A £1,000 annual skills allowance for all UK citizens aged between 25 and 64, regardless of employment status or income, would cost around £1.8 billion in the first year. The cost would rise up to £5.9 billion in the fourth year if by then one in five eligible people were enrolled on a supported course (see table below).

The allowance could initially be funded by the expenditure currently earmarked for the controversial apprenticeship levy, which exceeds the skills allowance spend over the first three years. The apprenticeship levy will raise around £3 billion a year but the apprenticeships programme it supports has been criticised for its focus on quantity over quality, with employers expressing doubts about its ability to support lifelong learning and career development.

Under the skills allowance policy, the accreditation of eligible courses provides government with a better opportunity to fill skills gaps and boost labour productivity, while also giving people more control over their futures. The economic benefits of the skills allowance (a higher skilled and more economically active workforce) would likely be having a positive impact on growth figures and tax receipts by 2020, at which point over 7 million people would be enrolled on skills-boosting courses.

The case for investing in adult skills is strengthened by the speed at which other countries are getting their acts together. Singapore is in the second year of its skills allowance programme, which has seen one in fifteen people sign up to new courses and has contributed to an upwards revision of the country’s future growth prospects. The German Ministry for Labour and Social Affairs has recently published plans for personal worker accounts to support re-skilling, and the Social Democratic Party leader Martin Schulz has placed skills support at the front of his election campaign.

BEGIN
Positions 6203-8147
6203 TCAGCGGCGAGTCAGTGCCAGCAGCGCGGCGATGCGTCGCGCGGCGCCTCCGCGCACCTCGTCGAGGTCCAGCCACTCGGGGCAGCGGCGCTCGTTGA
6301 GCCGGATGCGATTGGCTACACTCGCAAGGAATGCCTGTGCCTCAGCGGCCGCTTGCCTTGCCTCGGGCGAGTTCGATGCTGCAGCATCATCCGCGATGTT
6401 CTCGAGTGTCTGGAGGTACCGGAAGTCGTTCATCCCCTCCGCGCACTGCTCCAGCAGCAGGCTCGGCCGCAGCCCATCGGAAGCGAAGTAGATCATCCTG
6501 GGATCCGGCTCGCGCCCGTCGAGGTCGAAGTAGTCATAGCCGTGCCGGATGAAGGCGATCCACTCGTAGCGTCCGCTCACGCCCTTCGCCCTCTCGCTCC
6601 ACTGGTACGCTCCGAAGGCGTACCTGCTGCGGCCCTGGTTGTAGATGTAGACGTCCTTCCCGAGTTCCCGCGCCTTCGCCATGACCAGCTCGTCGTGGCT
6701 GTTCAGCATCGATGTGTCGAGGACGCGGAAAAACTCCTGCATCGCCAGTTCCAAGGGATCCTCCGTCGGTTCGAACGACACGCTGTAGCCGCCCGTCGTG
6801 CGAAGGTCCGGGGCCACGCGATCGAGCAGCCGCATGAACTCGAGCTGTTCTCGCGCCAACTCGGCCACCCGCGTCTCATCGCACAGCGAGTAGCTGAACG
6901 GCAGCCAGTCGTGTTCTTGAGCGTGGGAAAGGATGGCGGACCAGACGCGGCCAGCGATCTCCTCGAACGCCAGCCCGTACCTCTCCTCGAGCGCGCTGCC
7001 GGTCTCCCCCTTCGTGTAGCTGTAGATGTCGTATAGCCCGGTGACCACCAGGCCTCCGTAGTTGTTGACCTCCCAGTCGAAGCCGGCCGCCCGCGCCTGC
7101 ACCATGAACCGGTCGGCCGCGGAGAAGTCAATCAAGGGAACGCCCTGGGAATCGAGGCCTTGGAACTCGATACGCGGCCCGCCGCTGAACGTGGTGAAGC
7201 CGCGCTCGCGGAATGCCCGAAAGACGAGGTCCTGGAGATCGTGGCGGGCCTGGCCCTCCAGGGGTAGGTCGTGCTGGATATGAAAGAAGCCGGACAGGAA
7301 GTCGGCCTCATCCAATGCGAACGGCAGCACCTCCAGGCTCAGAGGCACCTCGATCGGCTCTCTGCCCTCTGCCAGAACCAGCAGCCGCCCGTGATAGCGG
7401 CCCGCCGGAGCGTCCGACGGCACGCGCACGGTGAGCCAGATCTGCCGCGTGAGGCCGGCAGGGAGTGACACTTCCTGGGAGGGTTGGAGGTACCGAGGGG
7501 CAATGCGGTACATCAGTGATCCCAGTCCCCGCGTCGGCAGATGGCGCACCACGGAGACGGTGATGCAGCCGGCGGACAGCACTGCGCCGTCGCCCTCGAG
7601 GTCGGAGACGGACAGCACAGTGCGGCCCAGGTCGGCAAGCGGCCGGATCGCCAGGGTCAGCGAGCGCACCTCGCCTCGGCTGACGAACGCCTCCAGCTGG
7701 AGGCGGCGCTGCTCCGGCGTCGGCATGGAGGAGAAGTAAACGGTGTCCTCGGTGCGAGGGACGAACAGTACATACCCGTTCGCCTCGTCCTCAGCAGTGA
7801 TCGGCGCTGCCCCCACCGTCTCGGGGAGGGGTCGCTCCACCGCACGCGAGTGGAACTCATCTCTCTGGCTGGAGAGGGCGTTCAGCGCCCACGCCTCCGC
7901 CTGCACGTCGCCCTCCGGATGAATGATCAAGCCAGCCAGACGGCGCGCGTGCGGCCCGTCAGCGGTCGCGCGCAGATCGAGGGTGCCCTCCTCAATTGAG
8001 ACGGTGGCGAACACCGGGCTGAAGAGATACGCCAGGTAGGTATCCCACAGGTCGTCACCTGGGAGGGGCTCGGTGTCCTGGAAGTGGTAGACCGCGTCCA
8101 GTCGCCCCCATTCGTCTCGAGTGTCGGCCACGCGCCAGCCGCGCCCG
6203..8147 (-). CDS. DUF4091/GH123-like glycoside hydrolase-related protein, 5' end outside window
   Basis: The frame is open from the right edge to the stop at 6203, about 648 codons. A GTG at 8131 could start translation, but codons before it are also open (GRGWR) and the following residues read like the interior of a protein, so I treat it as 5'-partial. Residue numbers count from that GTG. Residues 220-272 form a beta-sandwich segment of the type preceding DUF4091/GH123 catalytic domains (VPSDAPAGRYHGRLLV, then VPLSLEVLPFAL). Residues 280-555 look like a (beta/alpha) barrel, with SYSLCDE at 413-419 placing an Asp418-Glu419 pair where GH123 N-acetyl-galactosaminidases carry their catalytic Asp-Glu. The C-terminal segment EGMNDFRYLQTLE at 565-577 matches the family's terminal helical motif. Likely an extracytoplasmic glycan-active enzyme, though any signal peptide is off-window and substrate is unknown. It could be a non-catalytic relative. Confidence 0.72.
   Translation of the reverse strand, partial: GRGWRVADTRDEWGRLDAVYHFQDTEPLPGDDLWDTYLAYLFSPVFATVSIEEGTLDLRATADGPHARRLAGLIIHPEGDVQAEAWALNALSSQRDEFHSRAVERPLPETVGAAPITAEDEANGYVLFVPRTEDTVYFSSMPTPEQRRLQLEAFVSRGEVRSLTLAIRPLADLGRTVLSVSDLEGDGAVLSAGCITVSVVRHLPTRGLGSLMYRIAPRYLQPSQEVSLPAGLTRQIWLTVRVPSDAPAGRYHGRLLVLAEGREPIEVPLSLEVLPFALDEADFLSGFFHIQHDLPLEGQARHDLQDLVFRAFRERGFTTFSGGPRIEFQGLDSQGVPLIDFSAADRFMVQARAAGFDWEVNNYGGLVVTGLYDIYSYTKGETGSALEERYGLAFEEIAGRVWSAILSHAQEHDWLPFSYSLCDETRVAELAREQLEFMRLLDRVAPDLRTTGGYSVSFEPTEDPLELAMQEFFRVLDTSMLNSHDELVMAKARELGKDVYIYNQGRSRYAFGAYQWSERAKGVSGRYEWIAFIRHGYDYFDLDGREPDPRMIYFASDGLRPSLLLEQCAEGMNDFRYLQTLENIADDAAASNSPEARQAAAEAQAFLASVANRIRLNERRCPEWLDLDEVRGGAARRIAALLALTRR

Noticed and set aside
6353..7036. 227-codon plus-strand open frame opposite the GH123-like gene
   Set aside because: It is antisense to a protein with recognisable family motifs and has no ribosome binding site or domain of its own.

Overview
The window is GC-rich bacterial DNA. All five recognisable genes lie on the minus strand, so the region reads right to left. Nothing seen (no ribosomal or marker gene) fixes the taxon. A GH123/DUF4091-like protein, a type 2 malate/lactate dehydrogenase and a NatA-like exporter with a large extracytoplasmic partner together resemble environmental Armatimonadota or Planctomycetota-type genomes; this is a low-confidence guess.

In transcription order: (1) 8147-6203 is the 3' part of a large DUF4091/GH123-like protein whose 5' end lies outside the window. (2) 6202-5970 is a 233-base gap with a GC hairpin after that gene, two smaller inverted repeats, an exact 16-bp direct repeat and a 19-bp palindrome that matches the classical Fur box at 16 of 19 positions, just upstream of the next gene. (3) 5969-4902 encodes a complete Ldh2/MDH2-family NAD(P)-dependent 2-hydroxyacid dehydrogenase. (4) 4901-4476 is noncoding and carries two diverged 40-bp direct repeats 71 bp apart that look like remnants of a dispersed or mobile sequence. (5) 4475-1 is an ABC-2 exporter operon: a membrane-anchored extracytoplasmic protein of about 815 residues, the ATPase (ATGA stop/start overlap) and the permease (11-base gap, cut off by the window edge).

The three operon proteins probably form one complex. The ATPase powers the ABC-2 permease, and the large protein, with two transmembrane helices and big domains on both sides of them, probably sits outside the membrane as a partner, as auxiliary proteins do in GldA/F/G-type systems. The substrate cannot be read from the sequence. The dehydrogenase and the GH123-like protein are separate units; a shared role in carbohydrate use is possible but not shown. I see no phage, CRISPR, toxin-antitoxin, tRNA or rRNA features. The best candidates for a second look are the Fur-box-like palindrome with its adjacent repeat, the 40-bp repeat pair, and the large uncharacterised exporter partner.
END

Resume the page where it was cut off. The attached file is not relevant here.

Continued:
With Theresa May’s snap election skewering Matthew Taylor’s modern employment review weeks before it was due to report, Labour has been presented with an opportunity to rediscover its founding purpose by getting back to work. Boosting wages, lowering insecurity and giving older workers the means to save for their retirement is well worth the investment. A universal skills allowance is exactly the sort of big idea the Labour party is looking for.

Methodology: take-up target is the proportion of eligible people (everybody aged 25 to 64 regardless of income or economic activity) expected to take up the allowance. The 2017 / 2018 target is set at the level of take-up in a similar scheme in Singapore, with subsequent years rising incrementally to 20 per cent of those eligible. The cost calculations assume the average actual spend of each allowance is 80 per cent of the total allowance, as has been the case in the equivalent scheme in Singapore.     
Cameron Tait is senior research fellow and head of the Changing Work Centre. This project does not form part of the Centre’s work programme. 


Cameron Tait

Cameron Tait is head of the Changing Work Centre and senior research fellow at the Fabian Society.